How Trump Is Upending California's Governor Race

In his run for governor, former L.A. Mayor Antonio Villaraigosa may benefit from a Trump presidency.EXPAND
In his run for governor, former L.A. Mayor Antonio Villaraigosa may benefit from a Trump presidency.

Back in early November, the 2018 California governor's race was shaping up to be a tepid affair. Even with former Los Angeles Mayor Antonio Villaraigosa poised to enter the fray, the election was expected to revolve around such issues as Gov. Jerry Brown's policy of fiscal prudence, California's role in reducing carbon emissions and managing the state's new legal marijuana economy.

Then Donald Trump happened.

"It changes the entire political environment, from Washington to California and back," says Sean Clegg, a political consultant who's running the gubernatorial campaign for frontrunner Lt. Gov. Gavin Newsom. "And I think we’re in for two years that we haven’t seen in this country since the 1960s."

Since Election Day, politicians have been tripping over themselves to denounce Trump and his cronies.

"With the appointment of Steve Bannon as 'chief strategist' Mr. Trump is effectively giving white supremacists and anti-Semites a seat at the table," Secretary of State Alex Padilla said in a press release.

"While I have many concerns with President-elect Trump's nominations to date, the nomination of Senator Jefferson Beauregard Sessions [as attorney general] is particularly troubling," said California Attorney General (and U.S. Senator-elect) Kamala Harris in a press release.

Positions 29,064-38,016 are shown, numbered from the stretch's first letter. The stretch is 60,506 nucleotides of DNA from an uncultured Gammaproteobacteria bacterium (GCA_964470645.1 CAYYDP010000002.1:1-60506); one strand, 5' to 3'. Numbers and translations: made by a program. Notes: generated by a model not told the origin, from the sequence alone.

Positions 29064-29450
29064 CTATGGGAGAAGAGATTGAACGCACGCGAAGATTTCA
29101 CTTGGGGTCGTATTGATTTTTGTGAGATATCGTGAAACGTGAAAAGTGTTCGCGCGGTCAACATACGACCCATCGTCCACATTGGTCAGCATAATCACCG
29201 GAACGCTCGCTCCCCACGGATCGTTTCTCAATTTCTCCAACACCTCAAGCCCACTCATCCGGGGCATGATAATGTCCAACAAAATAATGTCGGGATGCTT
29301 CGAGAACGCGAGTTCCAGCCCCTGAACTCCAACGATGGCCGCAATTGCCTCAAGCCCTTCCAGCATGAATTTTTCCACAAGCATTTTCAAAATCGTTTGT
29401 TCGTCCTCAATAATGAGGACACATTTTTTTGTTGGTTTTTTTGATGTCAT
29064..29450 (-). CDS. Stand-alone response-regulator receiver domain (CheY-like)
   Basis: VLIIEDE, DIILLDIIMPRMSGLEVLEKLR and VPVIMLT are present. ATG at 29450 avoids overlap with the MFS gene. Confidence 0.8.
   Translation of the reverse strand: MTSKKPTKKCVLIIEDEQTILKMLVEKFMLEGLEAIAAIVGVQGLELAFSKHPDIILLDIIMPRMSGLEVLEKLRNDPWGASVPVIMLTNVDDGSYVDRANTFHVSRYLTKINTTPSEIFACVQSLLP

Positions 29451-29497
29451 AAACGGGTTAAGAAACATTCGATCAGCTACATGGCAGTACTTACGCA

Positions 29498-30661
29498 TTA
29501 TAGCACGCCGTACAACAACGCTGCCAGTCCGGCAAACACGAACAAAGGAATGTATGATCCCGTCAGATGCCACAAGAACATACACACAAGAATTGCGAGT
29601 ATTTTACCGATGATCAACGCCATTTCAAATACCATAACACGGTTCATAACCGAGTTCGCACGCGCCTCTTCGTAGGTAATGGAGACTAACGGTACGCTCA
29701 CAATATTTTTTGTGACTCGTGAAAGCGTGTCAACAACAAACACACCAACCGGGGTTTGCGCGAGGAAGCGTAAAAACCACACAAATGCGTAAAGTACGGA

L.A. city officials, meanwhile, have vowed to defy Trump should he order mass deportations of undocumented immigrants.

And so it seems the governor's race could very well become a contest of who can denounce Trump the loudest.

"If Hillary Clinton was in the White House, the governor's race would be a pretty much status quo election," says Dan Schnur, director of the Jesse M. Unruh Institute of Politics at USC. "With Donald Trump there instead, the Democratic base is going to be motivated to an unprecedented degree."

Schnur says the political climate might favor the former L.A. mayor, who is also a former union organizer and a former president of the ACLU.

"Villaraigosa, by virtue of his personal and professional biography, benefits from that," Schnur says.

In the past few years, Newsom has campaigned for legal marijuana and gun control. State Treasurer John Chiang, who's also thrown his hat in the gubernatorial ring, is best known for docking the majority-Democratic Legislature's pay for failing to pass a budget on time. Billionaire Tom Steyer, who is said to be mulling a run for governor, campaigned to fight climate change and pass a cigarette tax.

But Villaraigosa may be best positioned to stand up for immigrants and fight against mass deportations — or a wall on the Mexican border.

Of course, Villaraigosa faces plenty of challenges. For one thing, he isn't all that popular in Los Angeles. By the end of his second term as mayor, voters saw him as flaky and publicity-obsessed. Many of his goals, among them education reform and planting a million trees, were left unfinished.

A recent Field Poll found Newsom well ahead of the pack, with 23 percent of respondents favoring him. But that poll, which had Republican candidates Kevin Faulconer and Ashley Swearengin in second and third places, was taken before Nov. 8. California, which voted for Clinton over Trump by a nearly 2-to-1 margin, is unlikely to turn around and elect a Republican two years later.

"Newsom and Chiang bring considerable heft to the race," Schnur says. "But it’s now incumbent on both of them to channel people's outrage as effectively as Villaraigosa can."


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